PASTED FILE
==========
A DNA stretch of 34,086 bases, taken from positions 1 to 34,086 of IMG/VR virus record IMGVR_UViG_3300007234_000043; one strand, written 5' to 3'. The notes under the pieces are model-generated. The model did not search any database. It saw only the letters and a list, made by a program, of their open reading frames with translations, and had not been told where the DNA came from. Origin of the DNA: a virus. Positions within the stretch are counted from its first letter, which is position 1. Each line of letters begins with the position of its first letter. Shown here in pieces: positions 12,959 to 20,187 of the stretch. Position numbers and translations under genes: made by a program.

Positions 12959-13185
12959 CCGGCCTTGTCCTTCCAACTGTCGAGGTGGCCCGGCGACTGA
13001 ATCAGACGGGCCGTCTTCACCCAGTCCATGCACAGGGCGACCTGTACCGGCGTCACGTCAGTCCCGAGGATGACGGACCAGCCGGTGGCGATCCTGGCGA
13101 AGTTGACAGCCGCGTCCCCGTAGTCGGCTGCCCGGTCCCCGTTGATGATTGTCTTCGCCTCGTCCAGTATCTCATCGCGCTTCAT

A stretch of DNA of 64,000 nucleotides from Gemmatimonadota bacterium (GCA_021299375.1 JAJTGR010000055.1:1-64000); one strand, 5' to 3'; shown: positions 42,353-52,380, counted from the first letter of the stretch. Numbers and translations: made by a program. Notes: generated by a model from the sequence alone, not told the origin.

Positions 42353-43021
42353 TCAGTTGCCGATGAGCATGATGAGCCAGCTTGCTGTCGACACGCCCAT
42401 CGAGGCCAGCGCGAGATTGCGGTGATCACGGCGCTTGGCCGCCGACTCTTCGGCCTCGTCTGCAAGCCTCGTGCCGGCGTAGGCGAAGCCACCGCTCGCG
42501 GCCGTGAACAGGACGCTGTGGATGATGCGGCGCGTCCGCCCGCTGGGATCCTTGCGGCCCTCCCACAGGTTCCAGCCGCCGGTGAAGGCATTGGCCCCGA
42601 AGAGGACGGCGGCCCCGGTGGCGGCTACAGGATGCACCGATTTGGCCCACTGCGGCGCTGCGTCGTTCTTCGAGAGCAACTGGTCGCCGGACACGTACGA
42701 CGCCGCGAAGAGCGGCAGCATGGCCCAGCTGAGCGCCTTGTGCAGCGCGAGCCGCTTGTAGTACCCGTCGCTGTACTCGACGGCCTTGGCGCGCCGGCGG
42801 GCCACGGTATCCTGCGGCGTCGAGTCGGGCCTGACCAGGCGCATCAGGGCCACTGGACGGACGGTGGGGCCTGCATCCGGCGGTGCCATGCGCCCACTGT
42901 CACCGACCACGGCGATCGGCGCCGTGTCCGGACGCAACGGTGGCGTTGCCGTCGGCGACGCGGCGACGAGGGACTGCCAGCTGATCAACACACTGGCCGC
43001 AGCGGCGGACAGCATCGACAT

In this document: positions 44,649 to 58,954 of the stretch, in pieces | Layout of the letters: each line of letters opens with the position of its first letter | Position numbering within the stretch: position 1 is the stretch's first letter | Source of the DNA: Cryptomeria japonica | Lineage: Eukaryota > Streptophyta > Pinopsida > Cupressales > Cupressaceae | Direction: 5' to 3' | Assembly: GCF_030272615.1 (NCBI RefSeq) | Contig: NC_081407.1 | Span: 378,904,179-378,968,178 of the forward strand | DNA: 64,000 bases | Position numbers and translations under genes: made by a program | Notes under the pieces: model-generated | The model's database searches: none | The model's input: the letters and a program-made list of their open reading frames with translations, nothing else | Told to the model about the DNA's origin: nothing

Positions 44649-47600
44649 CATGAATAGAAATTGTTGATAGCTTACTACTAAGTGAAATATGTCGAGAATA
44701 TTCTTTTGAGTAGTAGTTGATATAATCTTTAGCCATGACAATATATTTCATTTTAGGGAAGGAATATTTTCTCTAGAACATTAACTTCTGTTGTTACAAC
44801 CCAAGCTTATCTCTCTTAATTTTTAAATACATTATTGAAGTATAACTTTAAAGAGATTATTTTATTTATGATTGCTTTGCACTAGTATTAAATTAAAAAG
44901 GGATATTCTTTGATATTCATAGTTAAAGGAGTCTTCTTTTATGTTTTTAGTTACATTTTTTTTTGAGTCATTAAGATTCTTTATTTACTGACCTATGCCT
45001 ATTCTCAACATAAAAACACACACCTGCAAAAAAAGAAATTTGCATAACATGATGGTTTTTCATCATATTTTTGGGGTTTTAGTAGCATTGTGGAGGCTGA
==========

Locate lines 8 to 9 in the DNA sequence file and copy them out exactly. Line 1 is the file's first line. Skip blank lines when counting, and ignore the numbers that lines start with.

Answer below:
42353 TCAGTTGCCGATGAGCATGATGAGCCAGCTTGCTGTCGACACGCCCAT
42401 CGAGGCCAGCGCGAGATTGCGGTGATCACGGCGCTTGGCCGCCGACTCTTCGGCCTCGTCTGCAAGCCTCGTGCCGGCGTAGGCGAAGCCACCGCTCGCG